“These standards should make the entire home performance industry more effective and profitable by dramatically reducing the costs, time, and effort involved in transferring information,” said Robin LeBaron, managing director of the National Home Performance Council, who coordinated the BPI working group that developed these standards.
“Affordable financing is key to attracting homeowners to the home performance market,” said Larry Zarker, BPI CEO. “In turn, attracting financial investors depends on the accurate transfer of data on each project or pool of projects, so that risk is minimized. This standard will facilitate that seamless transfer of data.”
BPI-2100-S-2013: Standard for Home Performance-Related Data Transfer (dubbed Home Performance XML, or the HPXML standard) provides requirements for an extensible mark-up language (XML) standard data transfer protocol that can be used to transfer home performance-related data between any party involved in a home performance program, including contractors, program administrators, utilities, federal agencies, etc.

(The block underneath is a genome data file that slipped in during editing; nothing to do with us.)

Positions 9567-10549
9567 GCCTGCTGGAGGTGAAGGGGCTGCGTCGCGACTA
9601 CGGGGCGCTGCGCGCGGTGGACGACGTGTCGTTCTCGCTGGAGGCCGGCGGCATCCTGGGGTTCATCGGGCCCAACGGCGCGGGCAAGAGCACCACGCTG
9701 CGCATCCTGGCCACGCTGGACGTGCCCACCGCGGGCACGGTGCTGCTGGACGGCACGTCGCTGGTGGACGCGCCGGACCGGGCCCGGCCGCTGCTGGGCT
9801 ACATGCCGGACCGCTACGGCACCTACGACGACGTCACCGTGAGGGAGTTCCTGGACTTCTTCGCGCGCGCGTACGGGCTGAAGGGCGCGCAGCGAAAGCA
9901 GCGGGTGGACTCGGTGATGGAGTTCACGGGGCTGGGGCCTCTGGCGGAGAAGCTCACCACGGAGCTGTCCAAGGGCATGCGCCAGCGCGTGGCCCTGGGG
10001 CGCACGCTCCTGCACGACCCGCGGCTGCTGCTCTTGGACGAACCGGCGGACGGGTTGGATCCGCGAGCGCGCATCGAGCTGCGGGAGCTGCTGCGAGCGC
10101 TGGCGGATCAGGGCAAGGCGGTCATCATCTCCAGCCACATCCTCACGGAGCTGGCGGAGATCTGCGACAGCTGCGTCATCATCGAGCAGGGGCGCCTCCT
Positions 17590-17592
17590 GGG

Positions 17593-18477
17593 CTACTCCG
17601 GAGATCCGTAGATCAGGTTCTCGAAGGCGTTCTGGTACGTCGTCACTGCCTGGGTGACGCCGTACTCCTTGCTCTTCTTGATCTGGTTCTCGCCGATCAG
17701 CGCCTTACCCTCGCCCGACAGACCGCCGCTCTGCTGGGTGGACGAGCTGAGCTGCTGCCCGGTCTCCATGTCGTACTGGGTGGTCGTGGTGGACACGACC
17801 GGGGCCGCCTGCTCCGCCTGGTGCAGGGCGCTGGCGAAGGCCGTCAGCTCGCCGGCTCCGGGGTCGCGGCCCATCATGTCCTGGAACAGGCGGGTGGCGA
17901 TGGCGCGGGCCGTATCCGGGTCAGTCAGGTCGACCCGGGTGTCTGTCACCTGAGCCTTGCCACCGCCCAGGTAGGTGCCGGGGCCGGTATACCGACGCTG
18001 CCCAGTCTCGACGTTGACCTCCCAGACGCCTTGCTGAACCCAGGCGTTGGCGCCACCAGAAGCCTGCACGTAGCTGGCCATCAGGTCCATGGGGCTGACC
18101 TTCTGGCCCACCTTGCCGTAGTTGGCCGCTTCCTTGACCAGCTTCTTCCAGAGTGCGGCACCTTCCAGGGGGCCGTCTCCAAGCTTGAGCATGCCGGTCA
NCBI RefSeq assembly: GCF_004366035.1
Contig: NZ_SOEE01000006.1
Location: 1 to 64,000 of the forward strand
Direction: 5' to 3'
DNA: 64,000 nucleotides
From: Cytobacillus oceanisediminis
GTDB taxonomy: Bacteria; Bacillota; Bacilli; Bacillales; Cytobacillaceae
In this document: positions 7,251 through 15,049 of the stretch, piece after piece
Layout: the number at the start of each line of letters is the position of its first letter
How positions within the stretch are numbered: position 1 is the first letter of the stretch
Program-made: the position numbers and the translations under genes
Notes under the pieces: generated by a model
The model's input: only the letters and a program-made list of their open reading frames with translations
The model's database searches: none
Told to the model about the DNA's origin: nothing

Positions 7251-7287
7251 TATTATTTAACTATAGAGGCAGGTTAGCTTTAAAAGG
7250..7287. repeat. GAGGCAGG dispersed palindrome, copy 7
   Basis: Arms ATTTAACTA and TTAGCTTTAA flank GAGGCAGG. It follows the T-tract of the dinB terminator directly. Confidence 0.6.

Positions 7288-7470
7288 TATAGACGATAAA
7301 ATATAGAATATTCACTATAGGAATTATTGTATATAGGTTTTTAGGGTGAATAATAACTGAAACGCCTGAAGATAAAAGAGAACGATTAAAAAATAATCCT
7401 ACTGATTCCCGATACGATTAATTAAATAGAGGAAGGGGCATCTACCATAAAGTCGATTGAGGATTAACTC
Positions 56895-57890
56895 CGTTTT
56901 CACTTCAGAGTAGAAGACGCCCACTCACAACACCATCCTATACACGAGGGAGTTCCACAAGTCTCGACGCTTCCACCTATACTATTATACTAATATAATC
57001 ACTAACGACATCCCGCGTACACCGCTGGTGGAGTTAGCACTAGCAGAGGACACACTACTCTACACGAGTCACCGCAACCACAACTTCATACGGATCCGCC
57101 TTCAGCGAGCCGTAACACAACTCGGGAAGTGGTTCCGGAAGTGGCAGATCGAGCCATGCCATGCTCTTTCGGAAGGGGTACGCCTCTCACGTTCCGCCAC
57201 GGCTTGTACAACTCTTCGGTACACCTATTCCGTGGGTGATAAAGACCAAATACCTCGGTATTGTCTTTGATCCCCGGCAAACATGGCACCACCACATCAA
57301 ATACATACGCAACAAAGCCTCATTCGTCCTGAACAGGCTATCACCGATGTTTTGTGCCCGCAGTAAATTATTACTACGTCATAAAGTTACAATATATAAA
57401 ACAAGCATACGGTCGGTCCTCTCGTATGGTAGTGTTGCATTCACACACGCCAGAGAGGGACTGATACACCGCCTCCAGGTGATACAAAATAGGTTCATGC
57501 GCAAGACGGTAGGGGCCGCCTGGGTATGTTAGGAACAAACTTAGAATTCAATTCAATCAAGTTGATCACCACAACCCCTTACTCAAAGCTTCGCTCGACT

BPI-2200-S-2013: Standard for Home Performance-Related Data Collection is designed to facilitate the exchange of information and data among all actors in the home performance industry by providing a standard vocabulary for describing terms related to buildings, energy consumption, and energy conservation measures. Each of the data elements defined in BPI-2200 can be transferred via HPXML.
These data standards were developed by a working group created by BPI’s Standards Technical Committee (STC), which was comprised of subject matter experts representing a variety of interest categories and geographical locations. Several home performance programs and software developers participated in a beta testing process prior to the release of the draft standards. New York State Energy Research and Development Authority (NYSERDA) in New York, APS in Arizona, and Local Energy Alliance Program (LEAP) in Virginia have already committed to using HPXML for transferring information from contractors to the program administrator, and the National Renewable Energy Laboratory (NREL) is using the draft standard for a research effort on modeling software accuracy.
“The APS Home Performance with Energy Star program will start deploying these standards immediately,” said Gavin Hastings, APS program manager. “In doing so, we can give our contractors more choice in the software tools they use, while providing us consistent and high quality data. This data will help improve the evaluation of our program and allow us to explore innovative strategies to advance the residential retrofit industry.”
BPI-2100 and BPI-2200 are also currently in process to become American National Standards and will undergo a full public comment period at a future date. Once approved by ANSI, they will be republished as ANSI/BPI standards.
To view the new standards, go to:
For more information on BPI, visit www.bpi.org.
Publication date: 7/15/2013